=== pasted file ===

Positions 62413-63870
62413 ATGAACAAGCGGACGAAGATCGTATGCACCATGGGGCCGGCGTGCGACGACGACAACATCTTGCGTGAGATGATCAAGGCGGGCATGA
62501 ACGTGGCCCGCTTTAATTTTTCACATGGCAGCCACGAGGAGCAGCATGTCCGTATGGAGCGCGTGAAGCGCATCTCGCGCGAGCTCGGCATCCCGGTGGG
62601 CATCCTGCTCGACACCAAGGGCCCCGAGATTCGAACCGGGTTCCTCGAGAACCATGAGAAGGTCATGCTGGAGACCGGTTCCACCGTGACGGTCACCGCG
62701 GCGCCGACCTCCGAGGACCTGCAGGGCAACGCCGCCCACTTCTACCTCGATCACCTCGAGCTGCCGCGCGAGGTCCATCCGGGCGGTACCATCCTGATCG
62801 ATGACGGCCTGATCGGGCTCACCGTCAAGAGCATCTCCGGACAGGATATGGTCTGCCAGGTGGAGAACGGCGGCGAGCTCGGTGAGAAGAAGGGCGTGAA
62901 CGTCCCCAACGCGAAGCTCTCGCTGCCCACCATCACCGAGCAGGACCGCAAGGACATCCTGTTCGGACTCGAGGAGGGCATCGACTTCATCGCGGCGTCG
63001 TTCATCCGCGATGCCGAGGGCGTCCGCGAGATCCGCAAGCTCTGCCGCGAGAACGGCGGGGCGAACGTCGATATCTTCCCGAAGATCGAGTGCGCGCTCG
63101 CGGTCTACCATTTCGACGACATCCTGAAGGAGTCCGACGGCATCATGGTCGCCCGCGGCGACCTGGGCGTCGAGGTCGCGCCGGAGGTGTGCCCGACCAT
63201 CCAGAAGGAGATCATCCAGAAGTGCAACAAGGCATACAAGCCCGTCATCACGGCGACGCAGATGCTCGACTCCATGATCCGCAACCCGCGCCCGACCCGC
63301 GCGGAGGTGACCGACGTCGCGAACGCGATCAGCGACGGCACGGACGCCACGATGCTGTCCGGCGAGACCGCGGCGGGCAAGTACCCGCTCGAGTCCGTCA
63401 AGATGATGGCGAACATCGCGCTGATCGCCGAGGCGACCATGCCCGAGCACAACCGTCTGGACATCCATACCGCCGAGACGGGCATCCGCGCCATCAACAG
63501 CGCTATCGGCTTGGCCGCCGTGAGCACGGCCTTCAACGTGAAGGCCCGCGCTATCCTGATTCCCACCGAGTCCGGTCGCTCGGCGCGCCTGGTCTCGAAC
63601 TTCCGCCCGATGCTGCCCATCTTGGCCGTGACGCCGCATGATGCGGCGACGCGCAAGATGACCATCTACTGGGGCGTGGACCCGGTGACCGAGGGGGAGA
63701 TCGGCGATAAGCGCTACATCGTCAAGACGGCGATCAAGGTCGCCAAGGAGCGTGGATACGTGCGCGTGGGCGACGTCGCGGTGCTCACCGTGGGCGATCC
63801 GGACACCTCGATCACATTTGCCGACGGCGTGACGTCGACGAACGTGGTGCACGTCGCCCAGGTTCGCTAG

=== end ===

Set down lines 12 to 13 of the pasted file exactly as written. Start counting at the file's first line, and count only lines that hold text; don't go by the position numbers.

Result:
63401 AGATGATGGCGAACATCGCGCTGATCGCCGAGGCGACCATGCCCGAGCACAACCGTCTGGACATCCATACCGCCGAGACGGGCATCCGCGCCATCAACAG
63501 CGCTATCGGCTTGGCCGCCGTGAGCACGGCCTTCAACGTGAAGGCCCGCGCTATCCTGATTCCCACCGAGTCCGGTCGCTCGGCGCGCCTGGTCTCGAAC